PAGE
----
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From ScienceWriters and AAAS meetings

Physicists begin the search for a new kind of neutrino

Photo of ICARUS detector

Physicists are trying to find an elusive new type of particle called sterile neutrinos. But it's hard, because the particles only interact with other matter through gravitational force, the weakest of all known forces: Since their masses would be so tiny, their gravitational effects would be impossible to observe.

New “mini-brain” could complement, replace animal models

Photo of mini-brain

Tiny brains made cookie-cutter style could speed discoveries and complement — or some say, replace — mouse models now routinely used in laboratory research on neurological diseases such as Parkinson’s and Alzheimer’s.

How history shaped the study of gravitation

Photo of Einstein and colleagues

World wars and complicated collaborations formed the backdrop of Einstein’s general relativity theory

Opening SESAME: Middle East research center approaches completion

One cell of the main storage ring of SESAME

New multidisciplinary research facilities in Jordan could help reduce the Middle East’s brain drain.

What we need to know to combat epidemics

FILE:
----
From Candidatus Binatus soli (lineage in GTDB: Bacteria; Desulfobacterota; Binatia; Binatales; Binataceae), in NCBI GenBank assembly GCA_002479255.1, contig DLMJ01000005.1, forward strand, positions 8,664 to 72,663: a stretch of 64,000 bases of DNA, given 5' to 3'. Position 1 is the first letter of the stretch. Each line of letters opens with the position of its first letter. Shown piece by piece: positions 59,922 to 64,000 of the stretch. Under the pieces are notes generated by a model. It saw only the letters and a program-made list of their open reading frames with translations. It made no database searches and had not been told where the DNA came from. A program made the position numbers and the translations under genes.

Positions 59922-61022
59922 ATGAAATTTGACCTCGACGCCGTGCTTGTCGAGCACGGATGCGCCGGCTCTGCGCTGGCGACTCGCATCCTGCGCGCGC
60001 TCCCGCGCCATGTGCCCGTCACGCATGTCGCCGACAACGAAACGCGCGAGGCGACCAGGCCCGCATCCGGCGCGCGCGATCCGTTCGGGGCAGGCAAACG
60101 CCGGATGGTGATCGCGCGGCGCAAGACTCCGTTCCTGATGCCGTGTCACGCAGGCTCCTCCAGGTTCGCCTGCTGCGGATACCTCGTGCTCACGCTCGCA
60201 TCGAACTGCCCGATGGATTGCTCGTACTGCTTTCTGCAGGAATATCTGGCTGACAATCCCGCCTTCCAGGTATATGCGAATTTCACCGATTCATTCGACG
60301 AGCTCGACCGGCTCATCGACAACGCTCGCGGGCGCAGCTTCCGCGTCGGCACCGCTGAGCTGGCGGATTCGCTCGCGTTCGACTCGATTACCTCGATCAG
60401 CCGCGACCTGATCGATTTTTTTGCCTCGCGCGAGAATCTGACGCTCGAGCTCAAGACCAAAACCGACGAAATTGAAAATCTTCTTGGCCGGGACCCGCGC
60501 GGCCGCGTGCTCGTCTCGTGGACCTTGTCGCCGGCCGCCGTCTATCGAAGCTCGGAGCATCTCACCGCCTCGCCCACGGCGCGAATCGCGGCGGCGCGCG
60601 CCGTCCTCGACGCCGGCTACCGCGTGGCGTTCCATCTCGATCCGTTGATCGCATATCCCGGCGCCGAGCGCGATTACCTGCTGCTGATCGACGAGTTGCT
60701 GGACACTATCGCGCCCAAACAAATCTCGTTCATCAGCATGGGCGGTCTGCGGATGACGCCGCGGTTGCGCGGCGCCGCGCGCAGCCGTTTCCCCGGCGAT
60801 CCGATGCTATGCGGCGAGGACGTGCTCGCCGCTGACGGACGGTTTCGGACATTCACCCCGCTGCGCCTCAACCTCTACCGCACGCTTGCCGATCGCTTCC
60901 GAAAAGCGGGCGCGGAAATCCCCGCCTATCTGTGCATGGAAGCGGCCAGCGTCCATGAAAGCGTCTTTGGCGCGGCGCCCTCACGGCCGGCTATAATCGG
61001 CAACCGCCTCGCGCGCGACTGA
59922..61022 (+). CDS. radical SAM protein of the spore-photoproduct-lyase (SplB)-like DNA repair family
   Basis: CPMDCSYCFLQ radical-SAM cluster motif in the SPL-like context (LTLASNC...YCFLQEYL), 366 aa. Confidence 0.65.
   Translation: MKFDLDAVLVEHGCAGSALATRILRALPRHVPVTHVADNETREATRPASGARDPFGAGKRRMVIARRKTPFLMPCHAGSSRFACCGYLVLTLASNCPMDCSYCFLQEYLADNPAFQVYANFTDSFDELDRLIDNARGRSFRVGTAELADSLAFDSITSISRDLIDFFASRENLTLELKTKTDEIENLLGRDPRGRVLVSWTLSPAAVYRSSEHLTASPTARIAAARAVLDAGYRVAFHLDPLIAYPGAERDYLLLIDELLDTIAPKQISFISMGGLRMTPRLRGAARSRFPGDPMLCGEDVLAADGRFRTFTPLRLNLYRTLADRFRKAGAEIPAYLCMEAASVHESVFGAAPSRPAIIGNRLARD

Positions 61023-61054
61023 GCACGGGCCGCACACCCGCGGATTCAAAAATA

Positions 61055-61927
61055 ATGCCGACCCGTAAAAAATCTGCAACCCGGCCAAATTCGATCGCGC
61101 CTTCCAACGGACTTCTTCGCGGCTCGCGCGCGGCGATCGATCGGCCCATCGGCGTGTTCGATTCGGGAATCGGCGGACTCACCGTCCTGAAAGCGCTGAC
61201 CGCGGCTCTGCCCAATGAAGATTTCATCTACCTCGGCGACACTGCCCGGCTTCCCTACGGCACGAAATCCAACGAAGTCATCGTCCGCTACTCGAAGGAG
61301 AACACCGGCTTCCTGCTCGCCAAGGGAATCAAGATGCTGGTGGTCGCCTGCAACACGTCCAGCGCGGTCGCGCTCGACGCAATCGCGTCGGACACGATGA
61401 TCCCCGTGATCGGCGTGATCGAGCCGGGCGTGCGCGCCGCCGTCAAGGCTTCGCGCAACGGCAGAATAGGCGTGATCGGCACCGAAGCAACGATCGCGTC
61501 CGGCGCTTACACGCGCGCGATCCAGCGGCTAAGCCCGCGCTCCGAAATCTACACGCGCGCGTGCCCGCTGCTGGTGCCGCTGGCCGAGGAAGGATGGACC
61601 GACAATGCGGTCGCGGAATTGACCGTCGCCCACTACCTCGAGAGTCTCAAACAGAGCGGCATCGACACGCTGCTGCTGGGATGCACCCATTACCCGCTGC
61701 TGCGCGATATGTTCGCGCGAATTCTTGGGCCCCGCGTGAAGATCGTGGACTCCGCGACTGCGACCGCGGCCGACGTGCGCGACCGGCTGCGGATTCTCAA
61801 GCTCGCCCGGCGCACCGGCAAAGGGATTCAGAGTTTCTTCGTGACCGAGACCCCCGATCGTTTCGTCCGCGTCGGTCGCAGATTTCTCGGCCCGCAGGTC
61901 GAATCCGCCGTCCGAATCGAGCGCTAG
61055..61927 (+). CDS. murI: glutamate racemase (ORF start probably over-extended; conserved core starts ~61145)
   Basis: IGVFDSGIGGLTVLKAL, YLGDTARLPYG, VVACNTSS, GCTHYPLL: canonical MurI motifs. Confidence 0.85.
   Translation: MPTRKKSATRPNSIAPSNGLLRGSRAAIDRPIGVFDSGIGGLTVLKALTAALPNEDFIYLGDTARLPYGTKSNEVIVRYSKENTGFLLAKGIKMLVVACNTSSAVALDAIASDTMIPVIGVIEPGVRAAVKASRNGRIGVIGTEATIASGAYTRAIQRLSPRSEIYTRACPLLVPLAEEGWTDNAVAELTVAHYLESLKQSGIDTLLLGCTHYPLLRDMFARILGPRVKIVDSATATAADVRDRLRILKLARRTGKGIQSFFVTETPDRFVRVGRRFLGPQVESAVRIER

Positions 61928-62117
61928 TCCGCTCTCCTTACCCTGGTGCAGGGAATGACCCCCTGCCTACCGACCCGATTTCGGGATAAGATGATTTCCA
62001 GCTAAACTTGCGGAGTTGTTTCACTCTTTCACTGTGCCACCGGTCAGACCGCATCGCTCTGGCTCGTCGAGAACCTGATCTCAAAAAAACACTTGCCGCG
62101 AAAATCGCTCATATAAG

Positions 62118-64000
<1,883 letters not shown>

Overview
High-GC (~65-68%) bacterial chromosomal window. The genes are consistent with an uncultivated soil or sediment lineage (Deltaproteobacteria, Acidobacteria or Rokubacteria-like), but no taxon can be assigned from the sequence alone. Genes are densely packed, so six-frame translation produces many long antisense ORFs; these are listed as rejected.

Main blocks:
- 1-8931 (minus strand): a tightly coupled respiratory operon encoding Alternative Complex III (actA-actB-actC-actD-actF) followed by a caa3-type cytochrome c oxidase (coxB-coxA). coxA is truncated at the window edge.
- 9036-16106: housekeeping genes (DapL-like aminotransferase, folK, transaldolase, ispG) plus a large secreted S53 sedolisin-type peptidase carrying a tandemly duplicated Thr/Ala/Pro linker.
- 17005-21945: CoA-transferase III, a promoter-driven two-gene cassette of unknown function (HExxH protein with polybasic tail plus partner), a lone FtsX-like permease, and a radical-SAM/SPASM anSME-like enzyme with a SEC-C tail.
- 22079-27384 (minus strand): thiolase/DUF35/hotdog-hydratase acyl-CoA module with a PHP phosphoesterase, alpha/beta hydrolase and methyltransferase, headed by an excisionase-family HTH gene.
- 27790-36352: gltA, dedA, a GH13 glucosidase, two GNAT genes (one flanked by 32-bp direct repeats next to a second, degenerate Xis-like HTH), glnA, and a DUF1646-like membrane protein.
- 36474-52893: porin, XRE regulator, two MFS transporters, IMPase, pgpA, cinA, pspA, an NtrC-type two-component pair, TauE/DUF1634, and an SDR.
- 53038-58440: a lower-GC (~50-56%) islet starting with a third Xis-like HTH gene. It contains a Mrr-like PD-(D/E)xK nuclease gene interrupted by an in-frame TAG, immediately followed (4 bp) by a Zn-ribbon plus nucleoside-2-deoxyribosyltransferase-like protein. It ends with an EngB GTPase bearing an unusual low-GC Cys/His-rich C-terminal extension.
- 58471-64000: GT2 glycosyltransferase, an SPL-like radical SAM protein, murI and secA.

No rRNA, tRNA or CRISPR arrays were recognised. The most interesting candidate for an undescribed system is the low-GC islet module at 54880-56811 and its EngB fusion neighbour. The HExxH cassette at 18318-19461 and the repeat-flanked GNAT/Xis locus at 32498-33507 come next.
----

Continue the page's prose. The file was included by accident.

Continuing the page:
Christopher Dye

Taking lessons from the 2014 Ebola crisis, global health officials must increase engagement among countries and communities to better address emerging epidemics such as Zika, public health experts say.

Bounty still out: Scientists seek dark matter through varied techniques

Bullet cluster

By Maria Temming

WASHINGTON — Scientists and others were abuzz last week over the long-awaited detection of gravitational waves, but the cosmological community awaits an even more monumental detection: that of the enigmatic substance called dark matter.

Believing is seeing: How everyday experience determines what you see

Hiker and Redfish Canyon from Alpine Lake Trail in Sawtooth Wilderness

By Rachael Lallensack

WASHINGTON — Scientists have confirmed what every backpacker already knows: the heavier the pack, the steeper the hill. Or at least, the steeper it appears.

It turns out that hikers are not the only ones who are seeing the world subjectively.